|Dan Duryea as gunfighter turned town drunk Al Denton|
Season One, Episode 3
Original Air Date: October 16, 1959
Al Denton: Dan Duryea
Henry J. Fate: Malcolm Atterbury
Dan Hotaling: Martin Landau
Liz: Jeanne Cooper
Pete Grant: Doug McClure
Charlie: Ken Lynch
Leader: Arthur Batanides
Man: Bill Erwin
Doctor: Robert Burton
Peter Grant: Doug McClure
Writer: Rod Serling (original teleplay)
Director: Allen Reisner
Producer: Buck Houghton
Production Manager: Ralph W. Nelson
Director of Photography: George T. Clemens
Art Direction: George W. Davis and William Ferrari
Set Decoration: Rudy Butler and Henry Grace
Assistant Director: Edward Denault
Casting: Mildred Gusse
Editor: Bill Mosher
Sound: Franlin Milton and Jean Valentino
And now, Mr. Serling:
“Next week we invite you to take a walk down a western frontier street at the elbow of a doomed gunman, whose salvation lies in nothing less than a magic potion and a colt .45. Mr. Dan Duryea stars in ‘Mr. Denton on Doomsday’ next week on The Twilight Zone. We hope you’ll be able to be with us. Thank you, and good night.”
Rod Serling’s Opening Narration:
“Portrait of a town drunk named Al Denton. This is a man who’s begun his dying early, a long agonizing route through a maze of bottles. Al Denton, who would probably give an arm or a leg or a part of his soul to have another chance, to be able to rise up and shake the dirt from his body and the bad dreams that infest his consciousness. In the parlance of the time: this is a peddler, a rather fanciful-looking little man in a black frock coat. And this is the third principal character of our story. Its function? Perhaps to give Mr. Al Denton his second chance.”
The place is a desert town in the Old West, the last vestige of the dried gulch that is the American frontier. In a town where dreams have died and turned to hopeless prayers, Al Denton may be the last dreamer in this forgotten place. Once a legendary gunslinger, a quick-draw specialist whose reputation was challenged daily by young men with guns on their hips, each one eager to test Denton’s skill and claim the prize of a killer’s reputation, Denton is merely a shadow of his former self: weak, broken, pitiful, and enslaved by the bottle. He draws the attention of Hotaling, a gunfighter that takes sadistic pleasure in ridiculing Denton for the price of a drink in the local saloon. Denton draws the pity of a concerned woman and a sympathetic bartender but it’s not enough for him to rise above the sad hole he’s fallen into.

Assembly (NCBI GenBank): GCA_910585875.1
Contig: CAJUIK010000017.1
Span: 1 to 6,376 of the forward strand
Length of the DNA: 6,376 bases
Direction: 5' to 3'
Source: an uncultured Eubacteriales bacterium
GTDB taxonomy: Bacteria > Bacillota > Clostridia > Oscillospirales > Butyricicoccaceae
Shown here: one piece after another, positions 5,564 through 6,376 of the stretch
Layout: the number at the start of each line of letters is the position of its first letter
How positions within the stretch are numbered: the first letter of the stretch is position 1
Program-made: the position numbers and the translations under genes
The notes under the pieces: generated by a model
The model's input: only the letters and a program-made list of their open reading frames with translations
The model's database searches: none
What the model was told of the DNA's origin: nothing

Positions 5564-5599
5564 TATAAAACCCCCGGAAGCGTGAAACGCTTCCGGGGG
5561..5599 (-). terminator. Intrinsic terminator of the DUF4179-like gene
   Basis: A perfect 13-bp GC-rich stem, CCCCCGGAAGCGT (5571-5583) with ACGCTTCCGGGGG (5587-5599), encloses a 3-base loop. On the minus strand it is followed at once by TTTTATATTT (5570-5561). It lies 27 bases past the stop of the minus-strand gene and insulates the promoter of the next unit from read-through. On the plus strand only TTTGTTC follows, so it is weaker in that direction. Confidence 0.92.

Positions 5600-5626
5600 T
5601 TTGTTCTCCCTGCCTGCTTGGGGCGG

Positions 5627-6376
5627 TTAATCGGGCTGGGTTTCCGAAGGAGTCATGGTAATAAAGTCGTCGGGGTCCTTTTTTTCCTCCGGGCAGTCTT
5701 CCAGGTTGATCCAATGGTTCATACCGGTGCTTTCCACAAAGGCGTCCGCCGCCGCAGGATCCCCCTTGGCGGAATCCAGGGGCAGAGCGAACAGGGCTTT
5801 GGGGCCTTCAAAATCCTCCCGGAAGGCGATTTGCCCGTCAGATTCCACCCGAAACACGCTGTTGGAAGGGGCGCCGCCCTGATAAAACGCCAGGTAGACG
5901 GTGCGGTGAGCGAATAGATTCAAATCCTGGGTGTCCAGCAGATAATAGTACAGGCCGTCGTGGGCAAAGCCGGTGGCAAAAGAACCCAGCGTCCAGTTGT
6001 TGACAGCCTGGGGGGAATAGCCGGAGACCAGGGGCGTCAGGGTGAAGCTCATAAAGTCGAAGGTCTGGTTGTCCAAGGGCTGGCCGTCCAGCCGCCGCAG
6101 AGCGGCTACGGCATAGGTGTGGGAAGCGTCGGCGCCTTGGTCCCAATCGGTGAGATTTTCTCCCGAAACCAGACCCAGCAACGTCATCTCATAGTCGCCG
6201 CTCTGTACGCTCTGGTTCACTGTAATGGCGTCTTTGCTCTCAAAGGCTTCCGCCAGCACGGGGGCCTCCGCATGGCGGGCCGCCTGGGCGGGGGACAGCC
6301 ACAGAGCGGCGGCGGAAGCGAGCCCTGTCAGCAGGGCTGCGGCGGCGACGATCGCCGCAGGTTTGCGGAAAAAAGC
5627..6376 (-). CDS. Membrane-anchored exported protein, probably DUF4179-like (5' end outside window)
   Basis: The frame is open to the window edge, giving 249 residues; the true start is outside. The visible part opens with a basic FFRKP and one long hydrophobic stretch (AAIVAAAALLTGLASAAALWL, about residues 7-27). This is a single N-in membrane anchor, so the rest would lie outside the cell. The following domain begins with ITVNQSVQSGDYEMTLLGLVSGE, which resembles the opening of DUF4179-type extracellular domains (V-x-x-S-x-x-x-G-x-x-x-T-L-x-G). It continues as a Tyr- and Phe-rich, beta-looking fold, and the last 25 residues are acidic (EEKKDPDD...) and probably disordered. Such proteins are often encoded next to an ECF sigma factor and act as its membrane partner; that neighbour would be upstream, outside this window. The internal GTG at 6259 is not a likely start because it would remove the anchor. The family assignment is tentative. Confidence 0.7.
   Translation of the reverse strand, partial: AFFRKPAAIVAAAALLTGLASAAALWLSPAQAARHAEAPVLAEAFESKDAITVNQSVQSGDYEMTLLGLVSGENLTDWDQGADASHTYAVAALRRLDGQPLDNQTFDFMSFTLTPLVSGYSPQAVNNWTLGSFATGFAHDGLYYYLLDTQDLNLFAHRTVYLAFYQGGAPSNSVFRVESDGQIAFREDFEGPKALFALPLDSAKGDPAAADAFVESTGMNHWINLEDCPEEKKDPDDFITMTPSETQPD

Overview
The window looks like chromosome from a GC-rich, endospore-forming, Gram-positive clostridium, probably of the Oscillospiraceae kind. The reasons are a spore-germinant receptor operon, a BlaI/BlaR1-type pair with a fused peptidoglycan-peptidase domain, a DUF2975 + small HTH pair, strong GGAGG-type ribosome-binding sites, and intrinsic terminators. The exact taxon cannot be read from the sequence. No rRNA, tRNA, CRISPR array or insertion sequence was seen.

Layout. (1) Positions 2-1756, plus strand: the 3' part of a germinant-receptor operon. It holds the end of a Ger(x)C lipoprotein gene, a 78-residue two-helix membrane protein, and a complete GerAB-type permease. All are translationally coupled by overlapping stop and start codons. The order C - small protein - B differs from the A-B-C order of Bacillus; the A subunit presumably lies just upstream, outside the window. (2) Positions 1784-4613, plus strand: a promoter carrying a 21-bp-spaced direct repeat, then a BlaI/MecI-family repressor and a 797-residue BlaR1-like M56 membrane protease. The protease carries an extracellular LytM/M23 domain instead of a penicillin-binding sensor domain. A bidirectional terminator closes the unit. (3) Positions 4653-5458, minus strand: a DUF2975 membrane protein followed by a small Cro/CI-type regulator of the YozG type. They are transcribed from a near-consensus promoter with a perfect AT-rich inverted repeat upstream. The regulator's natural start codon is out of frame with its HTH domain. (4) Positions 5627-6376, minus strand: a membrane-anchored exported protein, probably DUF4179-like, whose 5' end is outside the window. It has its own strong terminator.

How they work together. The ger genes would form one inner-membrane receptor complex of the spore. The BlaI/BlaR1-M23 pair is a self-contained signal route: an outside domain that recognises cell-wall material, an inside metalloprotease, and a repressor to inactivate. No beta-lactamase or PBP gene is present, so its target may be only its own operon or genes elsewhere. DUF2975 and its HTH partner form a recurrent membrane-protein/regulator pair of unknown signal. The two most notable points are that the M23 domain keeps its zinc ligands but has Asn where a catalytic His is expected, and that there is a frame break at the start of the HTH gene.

Then comes a day when a traveling salesman rides into town with the name of Henry J. Fate painted across his covered wagon. This peddler of wares makes his first order of business to place a six-shooter in the hand of the downtrodden Denton. With gun in hand, Denton is unwittingly backed into a showdown with Hotaling. By the guiding glances of Henry J. Fate, which have an almost telepathic effect, Denton pulls off two impossible shots and disarms the sadistic bully. Word travels quickly and Denton knows that soon more young gunfighters will be riding into town to challenge his reputation. Denton tells the sympathetic woman the story of why he’d put gun fighting behind him in the first place. Once upon a time, he took the life of a sixteen year old boy in a duel, a boy who’d rode into town with the intention to kill him simply because Denton was known as the best. Now, Denton fears, the vicious cycle that brought him to that point will begin again.
After Denton is visited by a couple of tough cowboys informing him of the impending visit of one Pete Grant, a sure-handed gunfighter eager to do away with Denton and make a reputation as the fastest gun around, Henry J. Fate’s covered wagon draws Denton’s attention. Fate tells Denton that he, Fate, stocks a potion that, when a gunfighter drinks it, will make that man unbeatable, the fastest and truest shot anybody’s ever seen. The catch being that the potion is only effective for ten seconds after it is ingested. After giving Denton a demonstration of what the potion can do, Fate passes on a second dose free of charge but with a little advice. Denton’s already made a date to meet Pete Grant later on in the local saloon. Fate advises Denton to drink the potion the second Grant comes through the doors.